Before beginning, a small reflection and a warning. The main mission of an analysis, apparently of the one who writes these lines, is to try to give the necessary information to the reader so that he knows if a game can be of his pleasure or not. Beyond the note, beyond the literary quality of the text, our mission is to provide those tools to those who are reading.
Video games, like so many things, are perceived differently according to the player, because not all players are equal and do not want the same things. A title can be very good in what it does, have zillion tens and Game of the Year and bore a certain type of player, that’s a reality.
Therefore, although it is not very aesthetic to start with the negative, we will start this text by not recommending No Man’s Sky to the players that we think will not enjoy it.
- If you do not support tedious periods with repetitive activities necessary to obtain the elements you need to keep moving forward, do not buy it.
- If you are looking for immediate action, combats made in space or on land, do not buy it.
- If you are looking for a survival game that will make things difficult for you to fight for your life, neither will Man’s Sky offer you much.
- If you hate having to manage a limited inventory, do not buy it.
- If you are looking for a spatial simulation title with “realistic” controls that take advantage of a HOTA, you will not find it here either.
- If you are interested in a space sandbox, such as transport, trade, logistics or construction, it is not your game either.
- If you like photorealism and cutting-edge graphics, you will hardly like it visually.
- And if you are looking to share adventures with friends in space, definitely do not buy it.
And what’s in between is a game very focused on planetary procedural exploration, on finding captivating landscapes and strange creatures, on naming planets, finding fragments with stories of the galaxy and its species, on progressing to obtain better
equipment and better ship and spend time traveling. The great attraction of No Man’s Sky is that: traveling, knowing and finding. Maybe the message should have gone around to avoid disappointment, instead of insisting that everything was possible,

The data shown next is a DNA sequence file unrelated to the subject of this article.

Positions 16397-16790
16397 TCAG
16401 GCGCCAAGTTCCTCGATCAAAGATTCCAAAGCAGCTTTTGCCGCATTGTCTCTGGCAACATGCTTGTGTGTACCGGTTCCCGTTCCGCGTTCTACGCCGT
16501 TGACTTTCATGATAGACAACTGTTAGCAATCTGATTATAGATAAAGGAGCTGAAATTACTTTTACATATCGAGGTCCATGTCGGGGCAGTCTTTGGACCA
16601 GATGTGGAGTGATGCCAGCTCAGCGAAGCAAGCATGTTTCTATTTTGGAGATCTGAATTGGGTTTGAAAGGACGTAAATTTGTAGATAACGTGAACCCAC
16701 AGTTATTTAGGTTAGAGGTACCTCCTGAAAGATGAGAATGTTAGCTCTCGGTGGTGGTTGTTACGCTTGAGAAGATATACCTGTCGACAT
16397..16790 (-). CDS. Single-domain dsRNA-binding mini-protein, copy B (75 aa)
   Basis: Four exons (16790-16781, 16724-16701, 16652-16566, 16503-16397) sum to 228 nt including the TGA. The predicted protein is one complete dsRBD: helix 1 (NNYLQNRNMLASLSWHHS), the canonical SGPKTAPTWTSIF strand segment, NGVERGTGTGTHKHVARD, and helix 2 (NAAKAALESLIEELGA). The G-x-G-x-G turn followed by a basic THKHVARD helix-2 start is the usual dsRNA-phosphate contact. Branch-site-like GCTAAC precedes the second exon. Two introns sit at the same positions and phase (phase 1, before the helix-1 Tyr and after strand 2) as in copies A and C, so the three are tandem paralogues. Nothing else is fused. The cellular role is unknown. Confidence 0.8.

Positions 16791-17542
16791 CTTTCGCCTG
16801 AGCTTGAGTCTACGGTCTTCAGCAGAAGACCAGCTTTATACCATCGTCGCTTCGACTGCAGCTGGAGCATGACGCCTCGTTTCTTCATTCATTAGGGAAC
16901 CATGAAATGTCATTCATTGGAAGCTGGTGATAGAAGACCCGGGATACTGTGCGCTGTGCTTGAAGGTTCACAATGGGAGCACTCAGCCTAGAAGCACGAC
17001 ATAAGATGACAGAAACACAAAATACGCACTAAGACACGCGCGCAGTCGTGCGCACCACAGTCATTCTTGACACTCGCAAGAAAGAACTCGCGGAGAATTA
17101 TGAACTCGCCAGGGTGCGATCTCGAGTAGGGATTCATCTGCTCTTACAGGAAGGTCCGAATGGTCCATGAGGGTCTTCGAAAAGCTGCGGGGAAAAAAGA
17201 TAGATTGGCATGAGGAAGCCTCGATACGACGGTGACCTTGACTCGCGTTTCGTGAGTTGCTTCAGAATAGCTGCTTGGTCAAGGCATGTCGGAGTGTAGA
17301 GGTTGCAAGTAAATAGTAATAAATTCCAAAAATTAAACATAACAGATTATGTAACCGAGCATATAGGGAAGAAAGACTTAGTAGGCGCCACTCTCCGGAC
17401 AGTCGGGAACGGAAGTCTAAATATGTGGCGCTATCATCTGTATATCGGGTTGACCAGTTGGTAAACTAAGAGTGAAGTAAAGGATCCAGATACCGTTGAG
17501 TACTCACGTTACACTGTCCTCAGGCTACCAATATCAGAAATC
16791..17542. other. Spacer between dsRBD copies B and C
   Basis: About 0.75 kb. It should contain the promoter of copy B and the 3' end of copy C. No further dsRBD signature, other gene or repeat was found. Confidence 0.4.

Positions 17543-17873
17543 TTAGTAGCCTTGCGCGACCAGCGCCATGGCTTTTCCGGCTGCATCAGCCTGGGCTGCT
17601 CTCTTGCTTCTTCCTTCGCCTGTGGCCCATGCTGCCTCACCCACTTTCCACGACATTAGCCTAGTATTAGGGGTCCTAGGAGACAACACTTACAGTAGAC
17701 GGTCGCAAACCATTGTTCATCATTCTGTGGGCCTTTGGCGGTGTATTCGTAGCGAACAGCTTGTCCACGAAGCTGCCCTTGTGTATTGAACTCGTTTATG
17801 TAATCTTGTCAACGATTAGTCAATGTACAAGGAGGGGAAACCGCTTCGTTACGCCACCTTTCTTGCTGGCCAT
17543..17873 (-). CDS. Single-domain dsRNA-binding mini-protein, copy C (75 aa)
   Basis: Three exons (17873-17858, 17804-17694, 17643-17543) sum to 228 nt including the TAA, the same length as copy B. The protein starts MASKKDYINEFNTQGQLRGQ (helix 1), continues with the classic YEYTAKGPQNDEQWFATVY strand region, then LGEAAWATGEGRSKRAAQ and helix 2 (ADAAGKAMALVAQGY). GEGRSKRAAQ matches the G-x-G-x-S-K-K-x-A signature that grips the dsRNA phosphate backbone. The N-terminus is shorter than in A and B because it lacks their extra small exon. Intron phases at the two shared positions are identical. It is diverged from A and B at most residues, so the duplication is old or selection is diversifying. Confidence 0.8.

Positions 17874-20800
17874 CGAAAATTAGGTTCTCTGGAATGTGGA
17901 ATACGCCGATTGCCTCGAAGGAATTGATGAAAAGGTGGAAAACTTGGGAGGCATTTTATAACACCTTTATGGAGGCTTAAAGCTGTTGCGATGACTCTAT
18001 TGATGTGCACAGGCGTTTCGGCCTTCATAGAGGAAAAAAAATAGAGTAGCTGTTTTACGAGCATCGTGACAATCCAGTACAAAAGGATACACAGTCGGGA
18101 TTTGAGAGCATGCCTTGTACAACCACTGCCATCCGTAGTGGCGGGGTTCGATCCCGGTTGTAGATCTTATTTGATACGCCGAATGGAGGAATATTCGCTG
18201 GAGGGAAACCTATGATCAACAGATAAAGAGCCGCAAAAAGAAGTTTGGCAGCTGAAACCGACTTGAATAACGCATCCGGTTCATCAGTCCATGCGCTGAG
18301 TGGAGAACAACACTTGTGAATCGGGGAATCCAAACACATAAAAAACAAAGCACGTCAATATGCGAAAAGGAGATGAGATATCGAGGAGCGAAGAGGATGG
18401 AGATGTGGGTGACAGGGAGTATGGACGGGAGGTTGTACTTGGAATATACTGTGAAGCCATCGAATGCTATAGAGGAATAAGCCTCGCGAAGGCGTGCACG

letting fans fill their heads with fantasies. It is not that he lied, technically there are different elements such as combat and trade for example,
but they are not too developed facets. The combat on land is practically insubstantial, and the space combat is competent but also pulling the simple and with a pretty arcade touch. As for trade, it is extremely simplistic, moving away from any hint of complexity in other titles.
The game wins when we focus on its main theme: exploration. All planets usually have interesting elements, depending on their conditions. There are more empty planets, but maybe they have valuable metals that we can sell. There are others more alive,
and there are even very valuable elements, which are usually planets with a high activity of sentinels, who will try to punish our attempts to plunder the valuable
resources of the planetarium. Making money is easy, just find one of these planets and then be lucky that the space station of the system buy it at a price more expensive than the planetary average. This combination can allow us to earn millions easily, so the progression is relatively simple.
When they presented the game to us and they told us that we were going to have a big universe, they definitely did not lie. No Man’s Sky is a big game, very big, with 18,446,744,073,709,551,616 planets to be discovered by us or other players and each one
generated in a random way with different characteristics, life, fauna and flora. Any tiny point, any place we can see in the immense map of the game we can visit
it and not only that, each planet in itself is a considerable map. But what certainly leaves a satisfactory feeling is that we can say that we have stepped on a land that nobody has seen before, a no-man’s land.